DETROIT -- Walking the crowded floor of the auto show here last week, Montana dealer Bill Underriner was thrilled with the new vehicles and encouraged by the industry's more positive mood. A new Buick small car. A sporty hatchback from Hyundai.
But all the same, Underriner, who sells Buick, Honda, Volvo and Hyundai, remains cautious.
"Last year," he said, "the conversation my customers were having was 'I need a car.' Now I'm hearing 'I want something new.' That's a positive change."
Positive, but like the comments of other auto executives, vendors and dealers at the Detroit show, it is hardly exuberant. And that is the current reality of the North American industry: 2010 bounced back from a dismal 2009 with new-vehicle sales moving ahead by 11 percent. But the business mood remains conservative and mixed. The Detroit 3 are more upbeat than the Asians.
"We had a great year at both Nissan and Infiniti," said Brian Carolin, senior vice president in charge of sales and marketing for both brands at Nissan North America. "And there is clearly pent-up demand out there. But we are still being very cautious. I wouldn't exaggerate the trend; there are still people struggling to get credit."
Hyundai Motor America's U.S. sales boss, Dave Zuchowski, was also restrained.
"I think last year there was a lot of wishful thinking that things were getting better, but no real tangible signs," Zuchowski said.
"People are going out and buying new cars again, they're starting to feel better about their prospects, and companies are hiring again."
But he added that high unemployment continues to hold back the market. He believes that recovery is in progress, but it will be a slow, gradual process with no magical lurches forward.
"I just think we need to be careful and not overreact to it," said Zuchowski, who managed Hyundai division's 24 percent growth in sales in 2010. "A slow, sustained recovery is the best way to do this."
The mood affects whether automakers will begin bumping up factory output to prepare for higher sales volumes.
John Mendel, executive vice president at American Honda Motor Co., said Honda is sitting on ample factory capacity, in case the industry adds another million sales in 2011. But nobody really knows whether that is likely to happen, he added, and so Honda is not ordering up more vehicles yet.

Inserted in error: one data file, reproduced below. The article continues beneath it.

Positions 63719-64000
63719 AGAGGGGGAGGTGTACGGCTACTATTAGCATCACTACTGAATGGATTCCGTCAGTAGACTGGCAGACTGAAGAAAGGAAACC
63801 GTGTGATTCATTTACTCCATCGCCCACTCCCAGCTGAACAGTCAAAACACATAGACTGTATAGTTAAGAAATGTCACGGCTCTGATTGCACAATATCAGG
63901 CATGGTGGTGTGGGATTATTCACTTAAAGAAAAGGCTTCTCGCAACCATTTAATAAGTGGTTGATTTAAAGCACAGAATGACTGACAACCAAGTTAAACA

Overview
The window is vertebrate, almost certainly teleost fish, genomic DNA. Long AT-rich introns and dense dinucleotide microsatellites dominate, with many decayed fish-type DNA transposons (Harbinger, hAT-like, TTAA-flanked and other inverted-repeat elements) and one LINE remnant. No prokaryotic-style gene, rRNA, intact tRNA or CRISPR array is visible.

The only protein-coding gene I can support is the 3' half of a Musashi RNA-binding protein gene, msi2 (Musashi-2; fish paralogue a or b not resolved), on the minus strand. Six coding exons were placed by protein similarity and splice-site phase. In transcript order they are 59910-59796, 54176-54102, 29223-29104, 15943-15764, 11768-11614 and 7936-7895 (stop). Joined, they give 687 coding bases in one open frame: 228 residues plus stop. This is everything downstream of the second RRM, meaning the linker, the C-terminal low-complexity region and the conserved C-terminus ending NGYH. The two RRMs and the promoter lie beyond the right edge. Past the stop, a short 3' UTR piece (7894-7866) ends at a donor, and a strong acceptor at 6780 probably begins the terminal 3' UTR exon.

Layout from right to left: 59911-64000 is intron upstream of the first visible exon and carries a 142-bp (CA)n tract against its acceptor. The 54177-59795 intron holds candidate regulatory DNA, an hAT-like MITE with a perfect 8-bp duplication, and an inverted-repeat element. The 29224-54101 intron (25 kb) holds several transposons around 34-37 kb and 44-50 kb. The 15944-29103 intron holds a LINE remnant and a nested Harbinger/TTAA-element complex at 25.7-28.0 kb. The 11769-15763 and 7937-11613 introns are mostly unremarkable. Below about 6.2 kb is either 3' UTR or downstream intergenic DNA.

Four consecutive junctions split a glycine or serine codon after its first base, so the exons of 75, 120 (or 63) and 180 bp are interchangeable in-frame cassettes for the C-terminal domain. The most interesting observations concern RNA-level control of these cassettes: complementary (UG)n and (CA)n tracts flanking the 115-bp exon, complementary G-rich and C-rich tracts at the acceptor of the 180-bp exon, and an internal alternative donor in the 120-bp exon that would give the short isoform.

"We don't flex up and down lightly," Mendel said.
U.S. light-vehicle sales in 2010, 11.6 million, were still way below 2007's total of 16.2 million.
The domestic automakers, though, were noticeably upbeat at their hometown show.
"It was like a funeral here the last two years -- carpets, cars and nooses," said Mike Jackson, CEO of AutoNation, the country's largest dealership group. "Now, Chrysler and General Motors are just talking about product again. There is optimism and a feeling that the recovery is under way. It's a whole new year."
Last year, surging demand for the Chevrolet Equinox small crossover caught General Motors by surprise. The automaker bumped up production four times last year before finally catching up with demand in December, when Chevy posted its biggest Equinox sales month.
GM didn't want to get caught flat-footed on the September launch of the Cruze compact. The decision to start with three shifts at the Lordstown, Ohio, plant is allowing GM to meet brisk early demand. Chevrolet sold 10,865 Cruzes in December, just behind the Malibu, Chevrolet's best-selling car, at 11,520.
"Cruze is a great example of how we planned the business a little bit differently because of some of our experiences with Equinox in 2010, when we found out that we were now starting to go into a period of moderate growth," said Margaret Brooks, Chevy's small-car marketing director.
At Toyota Motor Sales U.S.A., Toyota Division General Manager Bob Carter is cautious about production. It is not time yet to turn up the pace at Toyota's factories on a permanent basis.
"We're sitting at about 275,000 units in dealer stock, and that's enough to be comfortable," Carter said. "That gives us a lot of buffer, but there is always overtime and Saturdays."
A trickier issue in the current sketchy market is planning the right trim mix on models that are built.
"The people who are buying are wealthier," noted Jim Farley, Ford Motor Co.'s top sales and marketing executive. "Part of this is because the subprime buyers are still largely out of the market."
Farley said this slant toward higher-end customers with good credit means that his factory orders are tending toward higher trim levels, especially on launch vehicles, such as the redesigned Explorer and Focus.
His observation was corroborated by Portland dealer Ed Tonkin, 2010 NADA chairman, as he sipped coffee at Bentley Motor's auto show booth.
"My market in Oregon is still in tough shape," Tonkin said. "It's still a challenging economy for a lot of people, and we're not in full recovery yet.
"On the other hand, our luxury stores are doing great. So you can see there's hope. But nobody's exhaling yet."
Jamie LaReau, Mark Rechtin, Mike Colias, Ryan Beene, Jason Stein and James B. Treece contributed to this report